In the following chart, it can be seen that not much was spent on S&M expenses. The reason why is likely because the COVID-19 vaccine, sort of sells itself.
Operating Income for Q3 2021 were €4.72 billion for the three months ended September 30, 2021, compared to €186.4 million operating loss for the three months ended September 30, 2020.
Net profit reached approximately €3.2 billion compared to a net loss of €210 million for the comparative prior-year period. Diluted EPS came in at €12.35 versus a net loss of €0.88 in the prior year's period. The net income number beat analyst consensus expectations
Source: Seeking Alpha
BioNTech's projections for full year 2021 has been updated based on plant deliveries of up to 2.5 million doses in the calendar year 2021, which would provide estimated COVID-19 vaccine revenues of approximately €16 billion to €17 billion for the FY 2021.
BioNTech is maintaining the previous cost guidance for the FY2021 and expects to incur R&D expenses in a range of €950 million to €1.1 billion, reflecting a further ramp up of R&D investments in the fourth quarter of 2021. BioNTech has plans to expand and accelerate investment in pipeline development. SG&A expenses are estimated to be in a range of 250 million to 300 million. Capital expenditures for the year 2021 is projected to be in the range of €175 million to €225 million.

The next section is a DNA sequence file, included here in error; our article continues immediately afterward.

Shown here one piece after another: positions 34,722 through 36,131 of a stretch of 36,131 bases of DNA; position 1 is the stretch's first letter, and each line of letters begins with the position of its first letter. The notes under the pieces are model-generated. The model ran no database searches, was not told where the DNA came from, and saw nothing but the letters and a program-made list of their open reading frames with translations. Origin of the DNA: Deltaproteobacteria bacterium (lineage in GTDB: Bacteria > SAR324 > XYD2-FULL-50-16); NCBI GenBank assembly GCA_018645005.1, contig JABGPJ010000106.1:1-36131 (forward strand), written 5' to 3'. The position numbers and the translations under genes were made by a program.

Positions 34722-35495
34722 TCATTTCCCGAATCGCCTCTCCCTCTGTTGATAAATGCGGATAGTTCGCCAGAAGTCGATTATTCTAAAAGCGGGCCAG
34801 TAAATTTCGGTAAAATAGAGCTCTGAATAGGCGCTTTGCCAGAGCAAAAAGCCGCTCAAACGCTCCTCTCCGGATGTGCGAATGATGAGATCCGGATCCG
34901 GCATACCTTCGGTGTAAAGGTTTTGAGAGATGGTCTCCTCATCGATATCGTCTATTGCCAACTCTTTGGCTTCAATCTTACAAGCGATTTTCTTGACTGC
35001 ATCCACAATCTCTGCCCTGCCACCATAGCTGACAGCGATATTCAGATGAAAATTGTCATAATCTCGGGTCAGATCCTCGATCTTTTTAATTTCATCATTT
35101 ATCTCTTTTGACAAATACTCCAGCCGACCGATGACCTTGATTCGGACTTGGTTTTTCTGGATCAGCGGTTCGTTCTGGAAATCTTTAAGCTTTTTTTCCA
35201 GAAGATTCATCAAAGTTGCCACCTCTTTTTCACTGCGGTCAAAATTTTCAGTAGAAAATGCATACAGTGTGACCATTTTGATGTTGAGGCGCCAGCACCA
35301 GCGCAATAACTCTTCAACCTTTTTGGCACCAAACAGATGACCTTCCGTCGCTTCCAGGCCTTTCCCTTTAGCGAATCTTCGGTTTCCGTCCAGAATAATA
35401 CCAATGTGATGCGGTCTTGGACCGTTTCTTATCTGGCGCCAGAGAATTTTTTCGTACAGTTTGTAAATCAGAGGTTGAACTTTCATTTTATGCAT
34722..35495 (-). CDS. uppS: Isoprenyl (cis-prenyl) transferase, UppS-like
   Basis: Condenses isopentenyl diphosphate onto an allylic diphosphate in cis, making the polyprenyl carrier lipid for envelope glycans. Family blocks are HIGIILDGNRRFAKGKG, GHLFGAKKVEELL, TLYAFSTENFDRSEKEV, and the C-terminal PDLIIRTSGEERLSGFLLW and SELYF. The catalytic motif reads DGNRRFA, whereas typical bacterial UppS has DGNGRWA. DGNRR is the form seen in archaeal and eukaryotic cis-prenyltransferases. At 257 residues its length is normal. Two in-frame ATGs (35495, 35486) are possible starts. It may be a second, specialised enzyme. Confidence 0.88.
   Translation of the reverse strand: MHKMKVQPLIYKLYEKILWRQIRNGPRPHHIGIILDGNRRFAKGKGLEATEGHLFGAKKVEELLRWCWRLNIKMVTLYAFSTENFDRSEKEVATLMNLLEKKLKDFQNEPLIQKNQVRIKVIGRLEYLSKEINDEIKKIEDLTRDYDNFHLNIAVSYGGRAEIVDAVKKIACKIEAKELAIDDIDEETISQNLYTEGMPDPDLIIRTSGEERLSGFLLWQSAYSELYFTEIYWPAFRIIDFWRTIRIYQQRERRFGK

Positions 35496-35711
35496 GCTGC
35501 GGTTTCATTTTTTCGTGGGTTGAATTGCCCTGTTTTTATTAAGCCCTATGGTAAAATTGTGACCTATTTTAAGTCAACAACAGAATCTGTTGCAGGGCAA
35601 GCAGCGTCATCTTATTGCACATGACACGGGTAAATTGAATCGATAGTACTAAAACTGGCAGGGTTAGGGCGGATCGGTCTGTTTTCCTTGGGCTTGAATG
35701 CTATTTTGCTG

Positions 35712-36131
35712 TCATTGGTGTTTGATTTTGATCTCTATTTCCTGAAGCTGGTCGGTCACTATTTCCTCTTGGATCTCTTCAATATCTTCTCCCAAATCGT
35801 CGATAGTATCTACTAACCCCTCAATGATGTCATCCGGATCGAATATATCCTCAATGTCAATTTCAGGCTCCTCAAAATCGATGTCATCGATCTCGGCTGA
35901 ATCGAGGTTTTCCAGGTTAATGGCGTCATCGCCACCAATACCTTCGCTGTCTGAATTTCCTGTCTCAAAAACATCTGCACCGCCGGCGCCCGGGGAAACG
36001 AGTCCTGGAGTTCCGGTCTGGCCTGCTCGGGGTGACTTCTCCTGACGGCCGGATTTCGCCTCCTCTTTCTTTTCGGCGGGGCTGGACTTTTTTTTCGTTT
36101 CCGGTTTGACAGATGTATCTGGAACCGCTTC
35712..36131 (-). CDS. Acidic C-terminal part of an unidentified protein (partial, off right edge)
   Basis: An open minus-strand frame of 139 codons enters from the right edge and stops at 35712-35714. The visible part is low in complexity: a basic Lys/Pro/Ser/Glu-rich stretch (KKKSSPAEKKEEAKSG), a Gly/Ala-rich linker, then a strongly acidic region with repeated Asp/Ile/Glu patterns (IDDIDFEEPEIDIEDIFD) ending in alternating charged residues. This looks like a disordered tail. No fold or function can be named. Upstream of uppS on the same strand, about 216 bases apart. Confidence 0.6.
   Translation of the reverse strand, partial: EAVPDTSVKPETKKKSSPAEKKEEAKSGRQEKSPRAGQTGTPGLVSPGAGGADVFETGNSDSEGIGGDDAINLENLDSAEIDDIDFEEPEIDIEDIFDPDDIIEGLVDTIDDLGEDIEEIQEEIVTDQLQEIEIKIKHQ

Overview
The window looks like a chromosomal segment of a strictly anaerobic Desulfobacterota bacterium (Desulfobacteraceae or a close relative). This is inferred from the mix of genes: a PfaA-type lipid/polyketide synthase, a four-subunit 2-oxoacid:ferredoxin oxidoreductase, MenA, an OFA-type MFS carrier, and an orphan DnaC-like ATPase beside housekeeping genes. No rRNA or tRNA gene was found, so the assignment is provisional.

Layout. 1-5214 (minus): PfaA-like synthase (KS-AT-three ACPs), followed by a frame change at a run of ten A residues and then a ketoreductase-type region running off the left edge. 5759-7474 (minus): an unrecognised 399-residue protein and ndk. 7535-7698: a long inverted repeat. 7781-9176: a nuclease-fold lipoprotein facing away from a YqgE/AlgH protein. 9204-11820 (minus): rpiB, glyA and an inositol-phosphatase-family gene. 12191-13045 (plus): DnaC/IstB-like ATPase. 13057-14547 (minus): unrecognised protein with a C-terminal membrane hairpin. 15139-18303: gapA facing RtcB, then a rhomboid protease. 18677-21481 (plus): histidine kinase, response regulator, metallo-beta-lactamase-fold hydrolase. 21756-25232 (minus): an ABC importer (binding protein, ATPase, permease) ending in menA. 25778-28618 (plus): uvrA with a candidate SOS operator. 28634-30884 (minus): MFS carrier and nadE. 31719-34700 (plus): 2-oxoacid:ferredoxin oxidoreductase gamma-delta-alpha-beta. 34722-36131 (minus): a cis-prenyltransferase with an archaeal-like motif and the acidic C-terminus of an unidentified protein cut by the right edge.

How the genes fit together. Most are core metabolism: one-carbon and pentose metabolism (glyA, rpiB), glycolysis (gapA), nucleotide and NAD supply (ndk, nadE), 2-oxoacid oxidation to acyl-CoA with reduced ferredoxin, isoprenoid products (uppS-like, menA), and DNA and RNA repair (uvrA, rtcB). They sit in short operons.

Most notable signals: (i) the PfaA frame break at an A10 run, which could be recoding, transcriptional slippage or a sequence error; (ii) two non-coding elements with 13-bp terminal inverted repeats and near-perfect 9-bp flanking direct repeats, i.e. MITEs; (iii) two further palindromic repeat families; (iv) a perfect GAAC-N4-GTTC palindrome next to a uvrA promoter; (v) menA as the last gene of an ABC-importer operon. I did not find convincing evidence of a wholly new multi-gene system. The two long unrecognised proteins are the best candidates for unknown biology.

As of September 30, 2021, cash and cash equivalents totaled €2.4 billion. One thing to be aware of, however, is that there is a time lag between the recognition of revenues and the payment receipt from Pfizer. Trade receivables which were outstanding as of September 30, 2021, were received as payments only in October 2021, thereby improving the company's cash position further relative to the reported amount at September 30, 2021.
BioNTech ended Q2 2021 with $371.06 million in payables and accrued expenses. Long-Term Debt was $332.5 million.
BioNTech is, obviously, in excellent shape to support all of its growth initiatives.